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Rankin v. Wanack

United States District Court, S.D. Illinois

July 15, 2015

ANDRE RANKIN, # N12514, Plaintiff,


STACI M. YANDLE, District Judge.

Plaintiff Andre Rankin, an inmate who is currently incarcerated at Pinckneyville Correctional Center ("Pinckneyville"), brings this action pursuant to 42 U.S.C. § 1983 for the alleged deprivations of his constitutional rights at Pinckneyville in 2013-14. In the complaint, Plaintiff alleges that he was severely beaten by his cellmate on May 22, 2013, after he notified Pinckneyville officials that his cellmate had already stabbed him. Plaintiff was denied adequate medical treatment for his injuries, and his grievances about the assault and lack of medical care were delayed, ignored, and ultimately denied. Prison officials allegedly retaliated against Plaintiff by placing him in segregation for an undisclosed period of time more than a year later, while ignoring his grievances challenging this decision.

Plaintiff now sues Donald Wanack (correctional officer), B. Little (nurse), Vipin Shah (doctor), Donald Gaetz (former warden), and Thomas Spiller (current warden) for violating his rights under the First, Eighth, and Fourteenth Amendments.[1] He seeks declaratory judgment, monetary damages, and injunctive relief.

Merits Review Under 28 U.S.C. § 1915A

The complaint is now subject to preliminary review under 28 U.S.C. § 1915A. Under Section 1915A, the Court is required to promptly screen prisoner complaints to filter out nonmeritorious claims. 28 U.S.C. § 1915A(a). The Court is required to dismiss any portion of the complaint that is legally frivolous, malicious, fails to state a claim upon which relief may be granted, or asks for money damages from a defendant who by law is immune from such relief. 28 U.S.C. § 1915A(b). The complaint survives preliminary review under this standard.

The Complaint

On May 22, 2013, [2] Plaintiff informed C/O Wanack that his cellmate, Robert Biggs, attempted to stab him several times with a ballpoint pin (Doc. 1, p. 3). He asked C/O Wanack to move him from the cell. C/O Wanack advised Plaintiff that he would first be required to formally refuse his housing assignment before he could be relocated, and this would result in his placement in segregation.

Plaintiff agreed to follow this procedure. He refused his housing assignment, and he was taken out of the cell. The janitor began packing his property. C/O Wanack completed an incident report and notified Lieutenant Conway, who is not named as a defendant in this action, of Plaintiff's decision. Lieutenant Conway informed Plaintiff that no cell in the segregation unit was available due to overcrowding. Plaintiff asked Lieutenant Conway if an alternative arrangement was available, such as placement in a different cell. Lieutenant Conway said that he would discuss this option with the placement office.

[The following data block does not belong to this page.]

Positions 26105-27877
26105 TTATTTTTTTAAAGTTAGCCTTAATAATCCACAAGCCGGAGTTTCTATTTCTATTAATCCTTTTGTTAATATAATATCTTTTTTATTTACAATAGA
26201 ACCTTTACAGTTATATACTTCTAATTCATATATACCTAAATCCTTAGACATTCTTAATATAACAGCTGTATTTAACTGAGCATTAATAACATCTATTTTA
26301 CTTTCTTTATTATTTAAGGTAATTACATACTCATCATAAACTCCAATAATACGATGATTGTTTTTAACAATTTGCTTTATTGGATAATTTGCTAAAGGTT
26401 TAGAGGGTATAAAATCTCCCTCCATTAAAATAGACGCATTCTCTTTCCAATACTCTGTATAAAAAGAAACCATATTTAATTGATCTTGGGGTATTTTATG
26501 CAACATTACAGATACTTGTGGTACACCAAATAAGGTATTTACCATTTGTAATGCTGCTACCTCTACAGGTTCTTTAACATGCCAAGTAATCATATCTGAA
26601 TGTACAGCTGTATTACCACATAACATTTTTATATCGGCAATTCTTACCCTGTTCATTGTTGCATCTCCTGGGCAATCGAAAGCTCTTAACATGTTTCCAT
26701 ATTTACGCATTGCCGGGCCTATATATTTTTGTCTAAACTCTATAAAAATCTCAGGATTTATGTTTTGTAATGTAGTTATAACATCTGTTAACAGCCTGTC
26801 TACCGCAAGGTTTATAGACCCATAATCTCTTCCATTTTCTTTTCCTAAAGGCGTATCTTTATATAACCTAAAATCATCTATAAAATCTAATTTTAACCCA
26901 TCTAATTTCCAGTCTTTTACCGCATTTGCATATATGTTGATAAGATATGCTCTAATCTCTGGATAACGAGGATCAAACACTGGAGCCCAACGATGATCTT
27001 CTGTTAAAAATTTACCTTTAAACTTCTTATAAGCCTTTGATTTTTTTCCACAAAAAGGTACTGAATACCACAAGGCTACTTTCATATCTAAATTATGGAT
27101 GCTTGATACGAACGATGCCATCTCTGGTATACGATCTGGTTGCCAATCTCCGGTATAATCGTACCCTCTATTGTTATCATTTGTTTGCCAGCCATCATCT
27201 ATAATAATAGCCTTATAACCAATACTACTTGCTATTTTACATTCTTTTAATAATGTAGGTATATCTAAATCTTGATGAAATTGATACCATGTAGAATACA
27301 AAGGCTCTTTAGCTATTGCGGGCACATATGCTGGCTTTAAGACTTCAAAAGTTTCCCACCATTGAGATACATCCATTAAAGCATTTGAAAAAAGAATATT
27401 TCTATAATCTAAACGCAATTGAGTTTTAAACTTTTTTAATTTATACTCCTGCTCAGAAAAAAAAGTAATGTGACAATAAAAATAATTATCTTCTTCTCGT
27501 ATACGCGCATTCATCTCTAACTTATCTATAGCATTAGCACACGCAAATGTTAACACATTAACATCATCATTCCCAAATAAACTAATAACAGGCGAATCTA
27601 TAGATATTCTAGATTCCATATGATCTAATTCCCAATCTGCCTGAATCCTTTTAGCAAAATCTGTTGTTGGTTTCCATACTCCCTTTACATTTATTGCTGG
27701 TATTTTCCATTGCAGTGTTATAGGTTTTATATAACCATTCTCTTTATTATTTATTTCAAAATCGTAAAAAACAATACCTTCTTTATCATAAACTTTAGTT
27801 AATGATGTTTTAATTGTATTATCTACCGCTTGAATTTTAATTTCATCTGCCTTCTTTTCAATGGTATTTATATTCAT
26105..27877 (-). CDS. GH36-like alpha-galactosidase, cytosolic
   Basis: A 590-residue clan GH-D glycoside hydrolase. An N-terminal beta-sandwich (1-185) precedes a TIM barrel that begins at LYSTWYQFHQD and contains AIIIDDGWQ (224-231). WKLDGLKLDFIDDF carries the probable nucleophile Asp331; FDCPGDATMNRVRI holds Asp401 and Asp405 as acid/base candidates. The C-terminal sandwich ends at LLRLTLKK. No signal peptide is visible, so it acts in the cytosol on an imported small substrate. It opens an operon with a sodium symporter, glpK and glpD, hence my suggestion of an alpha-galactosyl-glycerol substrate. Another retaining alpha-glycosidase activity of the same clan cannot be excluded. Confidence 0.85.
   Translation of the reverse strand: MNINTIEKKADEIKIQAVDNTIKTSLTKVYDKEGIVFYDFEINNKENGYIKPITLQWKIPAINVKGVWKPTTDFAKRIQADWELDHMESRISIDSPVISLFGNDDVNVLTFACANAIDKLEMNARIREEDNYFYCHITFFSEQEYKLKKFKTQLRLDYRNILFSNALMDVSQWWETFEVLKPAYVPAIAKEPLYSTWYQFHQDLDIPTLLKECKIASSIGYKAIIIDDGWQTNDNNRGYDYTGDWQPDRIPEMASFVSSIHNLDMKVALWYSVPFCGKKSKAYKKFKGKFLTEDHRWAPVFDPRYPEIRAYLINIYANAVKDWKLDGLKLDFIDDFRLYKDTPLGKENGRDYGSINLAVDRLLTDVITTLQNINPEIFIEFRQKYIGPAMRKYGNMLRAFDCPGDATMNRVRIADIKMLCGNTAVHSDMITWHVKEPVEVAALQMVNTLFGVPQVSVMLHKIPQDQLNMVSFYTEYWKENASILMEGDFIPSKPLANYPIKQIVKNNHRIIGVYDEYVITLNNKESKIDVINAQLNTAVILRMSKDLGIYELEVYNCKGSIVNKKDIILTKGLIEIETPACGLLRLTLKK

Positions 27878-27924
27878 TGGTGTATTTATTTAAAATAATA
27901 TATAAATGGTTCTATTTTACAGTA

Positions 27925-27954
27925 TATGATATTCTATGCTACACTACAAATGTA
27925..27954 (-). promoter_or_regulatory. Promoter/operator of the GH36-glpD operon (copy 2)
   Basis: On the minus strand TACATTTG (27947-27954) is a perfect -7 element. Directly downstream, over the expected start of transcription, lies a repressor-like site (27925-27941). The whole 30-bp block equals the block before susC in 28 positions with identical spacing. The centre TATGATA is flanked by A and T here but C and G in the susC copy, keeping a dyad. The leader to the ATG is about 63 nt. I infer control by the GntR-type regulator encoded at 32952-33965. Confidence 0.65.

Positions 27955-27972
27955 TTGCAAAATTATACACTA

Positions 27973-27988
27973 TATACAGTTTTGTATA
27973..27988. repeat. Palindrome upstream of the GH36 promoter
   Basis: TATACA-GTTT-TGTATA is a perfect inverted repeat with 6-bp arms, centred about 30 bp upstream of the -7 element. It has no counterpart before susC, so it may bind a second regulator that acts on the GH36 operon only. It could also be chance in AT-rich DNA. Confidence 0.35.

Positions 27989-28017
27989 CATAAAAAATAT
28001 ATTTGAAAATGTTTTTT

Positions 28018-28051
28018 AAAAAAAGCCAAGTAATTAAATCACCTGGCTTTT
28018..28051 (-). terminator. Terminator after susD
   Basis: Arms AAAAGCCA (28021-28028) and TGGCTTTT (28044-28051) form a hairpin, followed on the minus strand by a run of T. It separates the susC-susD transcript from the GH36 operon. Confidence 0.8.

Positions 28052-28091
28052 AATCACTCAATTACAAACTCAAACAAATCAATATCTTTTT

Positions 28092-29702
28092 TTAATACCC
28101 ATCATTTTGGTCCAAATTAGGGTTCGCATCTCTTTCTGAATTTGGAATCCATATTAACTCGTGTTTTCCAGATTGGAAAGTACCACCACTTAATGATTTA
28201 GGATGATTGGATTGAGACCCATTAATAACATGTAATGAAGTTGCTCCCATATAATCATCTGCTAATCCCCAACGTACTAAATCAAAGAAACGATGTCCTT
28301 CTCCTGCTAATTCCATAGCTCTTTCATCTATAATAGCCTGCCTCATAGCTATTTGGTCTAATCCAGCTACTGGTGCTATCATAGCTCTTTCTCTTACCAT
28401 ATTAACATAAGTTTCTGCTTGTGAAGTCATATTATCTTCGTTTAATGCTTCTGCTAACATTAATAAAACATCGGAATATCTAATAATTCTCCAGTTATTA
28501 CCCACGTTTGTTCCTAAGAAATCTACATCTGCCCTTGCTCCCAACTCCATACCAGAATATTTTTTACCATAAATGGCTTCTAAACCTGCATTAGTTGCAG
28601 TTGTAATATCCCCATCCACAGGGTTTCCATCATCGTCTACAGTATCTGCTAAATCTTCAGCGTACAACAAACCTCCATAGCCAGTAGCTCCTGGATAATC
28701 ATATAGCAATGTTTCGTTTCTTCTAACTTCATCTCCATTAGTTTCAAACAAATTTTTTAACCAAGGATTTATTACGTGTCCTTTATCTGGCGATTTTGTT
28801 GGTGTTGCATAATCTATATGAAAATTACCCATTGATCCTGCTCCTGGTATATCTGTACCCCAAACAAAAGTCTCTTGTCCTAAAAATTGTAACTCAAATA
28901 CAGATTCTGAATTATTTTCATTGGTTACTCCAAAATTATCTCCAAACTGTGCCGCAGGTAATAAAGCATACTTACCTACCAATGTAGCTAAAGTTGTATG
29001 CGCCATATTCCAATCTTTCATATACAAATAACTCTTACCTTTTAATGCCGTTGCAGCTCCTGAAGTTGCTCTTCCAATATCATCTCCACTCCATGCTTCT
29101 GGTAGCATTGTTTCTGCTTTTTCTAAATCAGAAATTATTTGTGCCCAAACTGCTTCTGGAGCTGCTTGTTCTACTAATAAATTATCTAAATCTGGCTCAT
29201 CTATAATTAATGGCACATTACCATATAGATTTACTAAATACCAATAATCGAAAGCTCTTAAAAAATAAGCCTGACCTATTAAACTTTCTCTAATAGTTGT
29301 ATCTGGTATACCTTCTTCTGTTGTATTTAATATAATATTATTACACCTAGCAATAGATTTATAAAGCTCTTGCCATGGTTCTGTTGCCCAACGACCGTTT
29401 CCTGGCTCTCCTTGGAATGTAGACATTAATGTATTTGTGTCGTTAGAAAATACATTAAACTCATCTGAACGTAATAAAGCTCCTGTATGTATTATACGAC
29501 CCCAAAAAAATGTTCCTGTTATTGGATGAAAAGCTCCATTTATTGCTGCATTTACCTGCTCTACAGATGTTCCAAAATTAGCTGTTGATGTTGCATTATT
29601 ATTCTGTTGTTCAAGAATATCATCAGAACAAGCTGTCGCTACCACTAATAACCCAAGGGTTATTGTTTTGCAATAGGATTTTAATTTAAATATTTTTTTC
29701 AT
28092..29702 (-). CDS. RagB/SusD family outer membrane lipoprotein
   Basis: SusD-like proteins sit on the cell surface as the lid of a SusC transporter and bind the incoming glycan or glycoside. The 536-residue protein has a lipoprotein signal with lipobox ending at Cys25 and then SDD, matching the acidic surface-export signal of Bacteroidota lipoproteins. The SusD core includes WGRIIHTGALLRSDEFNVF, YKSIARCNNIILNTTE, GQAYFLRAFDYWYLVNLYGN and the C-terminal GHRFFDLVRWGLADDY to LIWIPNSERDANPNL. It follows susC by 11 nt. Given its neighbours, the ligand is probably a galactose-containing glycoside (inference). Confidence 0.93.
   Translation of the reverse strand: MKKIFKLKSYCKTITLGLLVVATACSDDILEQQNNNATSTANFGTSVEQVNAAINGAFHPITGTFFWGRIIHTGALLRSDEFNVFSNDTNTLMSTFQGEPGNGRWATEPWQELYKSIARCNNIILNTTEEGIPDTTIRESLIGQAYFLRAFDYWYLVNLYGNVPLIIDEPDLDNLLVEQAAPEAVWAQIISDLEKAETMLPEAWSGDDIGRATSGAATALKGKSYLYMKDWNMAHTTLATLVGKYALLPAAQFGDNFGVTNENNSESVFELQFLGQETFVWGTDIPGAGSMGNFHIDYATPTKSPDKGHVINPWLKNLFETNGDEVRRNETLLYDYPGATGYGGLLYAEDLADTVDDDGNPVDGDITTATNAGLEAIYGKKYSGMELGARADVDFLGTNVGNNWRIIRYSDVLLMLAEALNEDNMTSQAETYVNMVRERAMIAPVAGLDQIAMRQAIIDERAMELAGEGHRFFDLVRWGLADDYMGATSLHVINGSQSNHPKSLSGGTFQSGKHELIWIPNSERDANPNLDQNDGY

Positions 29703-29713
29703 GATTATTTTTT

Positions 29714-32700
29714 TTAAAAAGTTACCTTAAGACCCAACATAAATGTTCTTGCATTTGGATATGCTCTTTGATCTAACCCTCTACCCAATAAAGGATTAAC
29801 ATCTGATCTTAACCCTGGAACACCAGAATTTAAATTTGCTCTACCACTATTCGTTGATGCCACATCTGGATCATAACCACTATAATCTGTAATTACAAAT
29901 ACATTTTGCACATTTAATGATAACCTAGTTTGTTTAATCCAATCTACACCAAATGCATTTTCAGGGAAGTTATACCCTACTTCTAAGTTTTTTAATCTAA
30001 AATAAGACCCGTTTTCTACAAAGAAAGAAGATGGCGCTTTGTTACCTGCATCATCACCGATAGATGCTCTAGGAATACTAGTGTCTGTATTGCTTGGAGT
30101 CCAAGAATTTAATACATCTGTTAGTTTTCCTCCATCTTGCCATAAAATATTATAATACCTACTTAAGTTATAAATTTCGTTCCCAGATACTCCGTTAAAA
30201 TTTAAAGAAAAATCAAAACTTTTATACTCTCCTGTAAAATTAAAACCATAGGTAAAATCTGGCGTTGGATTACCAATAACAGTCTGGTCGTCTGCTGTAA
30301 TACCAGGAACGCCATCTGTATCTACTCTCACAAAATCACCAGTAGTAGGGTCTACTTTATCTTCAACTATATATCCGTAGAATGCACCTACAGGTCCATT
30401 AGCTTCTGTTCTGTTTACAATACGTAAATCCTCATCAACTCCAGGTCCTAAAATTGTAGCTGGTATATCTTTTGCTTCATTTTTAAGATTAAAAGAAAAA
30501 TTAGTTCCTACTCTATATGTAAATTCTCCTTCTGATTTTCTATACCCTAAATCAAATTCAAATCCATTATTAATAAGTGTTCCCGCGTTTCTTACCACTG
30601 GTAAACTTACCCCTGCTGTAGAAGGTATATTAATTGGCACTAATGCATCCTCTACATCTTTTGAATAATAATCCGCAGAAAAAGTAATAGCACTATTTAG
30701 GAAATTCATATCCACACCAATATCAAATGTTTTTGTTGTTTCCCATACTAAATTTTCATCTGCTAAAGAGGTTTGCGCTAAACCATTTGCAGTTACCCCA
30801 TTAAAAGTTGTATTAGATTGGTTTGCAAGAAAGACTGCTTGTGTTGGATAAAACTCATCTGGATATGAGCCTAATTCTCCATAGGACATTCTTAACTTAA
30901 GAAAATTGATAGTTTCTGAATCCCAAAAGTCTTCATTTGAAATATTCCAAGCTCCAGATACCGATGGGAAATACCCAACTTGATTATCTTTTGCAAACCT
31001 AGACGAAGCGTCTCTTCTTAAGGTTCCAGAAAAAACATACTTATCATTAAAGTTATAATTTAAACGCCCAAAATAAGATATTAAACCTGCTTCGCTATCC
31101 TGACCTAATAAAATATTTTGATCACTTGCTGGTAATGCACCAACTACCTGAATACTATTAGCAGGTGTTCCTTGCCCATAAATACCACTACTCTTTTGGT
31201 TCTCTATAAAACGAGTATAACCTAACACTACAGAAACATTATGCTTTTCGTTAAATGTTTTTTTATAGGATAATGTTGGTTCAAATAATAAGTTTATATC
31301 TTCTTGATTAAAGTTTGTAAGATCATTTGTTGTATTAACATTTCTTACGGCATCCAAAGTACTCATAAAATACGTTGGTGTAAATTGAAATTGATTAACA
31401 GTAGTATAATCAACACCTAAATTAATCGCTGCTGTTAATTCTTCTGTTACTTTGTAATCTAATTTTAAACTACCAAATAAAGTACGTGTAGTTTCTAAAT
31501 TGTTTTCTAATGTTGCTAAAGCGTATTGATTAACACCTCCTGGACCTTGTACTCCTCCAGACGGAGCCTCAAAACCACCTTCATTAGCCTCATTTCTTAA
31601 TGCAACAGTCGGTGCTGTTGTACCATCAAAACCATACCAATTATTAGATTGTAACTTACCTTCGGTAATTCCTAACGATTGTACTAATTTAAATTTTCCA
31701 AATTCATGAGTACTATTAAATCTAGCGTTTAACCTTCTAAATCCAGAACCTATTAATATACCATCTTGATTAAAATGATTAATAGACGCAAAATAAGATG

When C/O Wanack learned of these discussions, he became angry. Instead of moving Plaintiff, he ordered Plaintiff to return to his original cell. As Plaintiff walked into his cell, Inmate Biggs said, "I am going to f*ck you up b*tch" (Doc. 1, p. 4). Inmate Biggs then struck Plaintiff over his right eye with an ink pen, causing his head to bleed. He punched Plaintiff in the face repeatedly until Plaintiff lost consciousness. Plaintiff later learned that Inmate Biggs also bit him on the shoulder.

When Plaintiff regained consciousness, C/O Wanack was screaming at him to get off of the floor. Plaintiff could not stand. He was dizzy, and his neck hurt. C/O Wanack handcuffed Plaintiff tightly behind his back and again ordered him to stand. When Plaintiff explained that he was unable to do so, C/O Wanack grabbed one of Plaintiff's legs and dragged him into the dayroom, as Plaintiff's pants fell down below his hips. Eventually, another officer helped Plaintiff stand so that he could walk off of the wing.

C/O Wanack told Lieutenant Conway that Plaintiff "beat himself up" (Doc. 1, p. 4). The correctional officer escorted Plaintiff to the health care unit ("HCU"), and a nurse cleaned Plaintiff's head injury. No other treatment was provided.

During the next six weeks, Plaintiff regularly requested medical care for his injuries, particularly a swollen finger that he could not move and the bite mark he discovered on his shoulder after the assault (Doc. 1, p. 5). Time and again, Plaintiff was provided with inadequate medical care. Instead of treating these injuries, a nurse placed him on suicide watch on May 23rd. When he asked a mental health care provider for medical care on May 25th, he was instead interviewed by an internal affairs officer who accused him of "biting himself" and then threatened him with disciplinary charges. When Plaintiff met with Nurse Little on June 13th after submitting sick call requests on May 28th, June 2nd, and June 9th, she refused to refer him to a doctor and erroneously noted in his medical chart that he was seen for dental problems (Doc. 1, pp. 5-6). And when Plaintiff finally met with Doctor Shah on July 2nd, the doctor would only speak with him about right hip pain and no other injuries without another round of referrals. Further requests for these referrals resulted in the suspension of Plaintiff's prescription pain relievers on September 16th (Doc. 1, p. 6). Plaintiff's related grievances were delayed, ignored, and ultimately denied by prison officials, including Warden Gaetz.

On July 15, 2014, C/O Wanack placed Plaintiff in segregation for an undisclosed period of time. No disciplinary ticket, investigation, or hearing coincided with Plaintiff's move. Plaintiff maintains that C/O Wanack transferred him to segregation in order to harass, intimidate, and humiliate Plaintiff. When he filed a grievance to challenge ...

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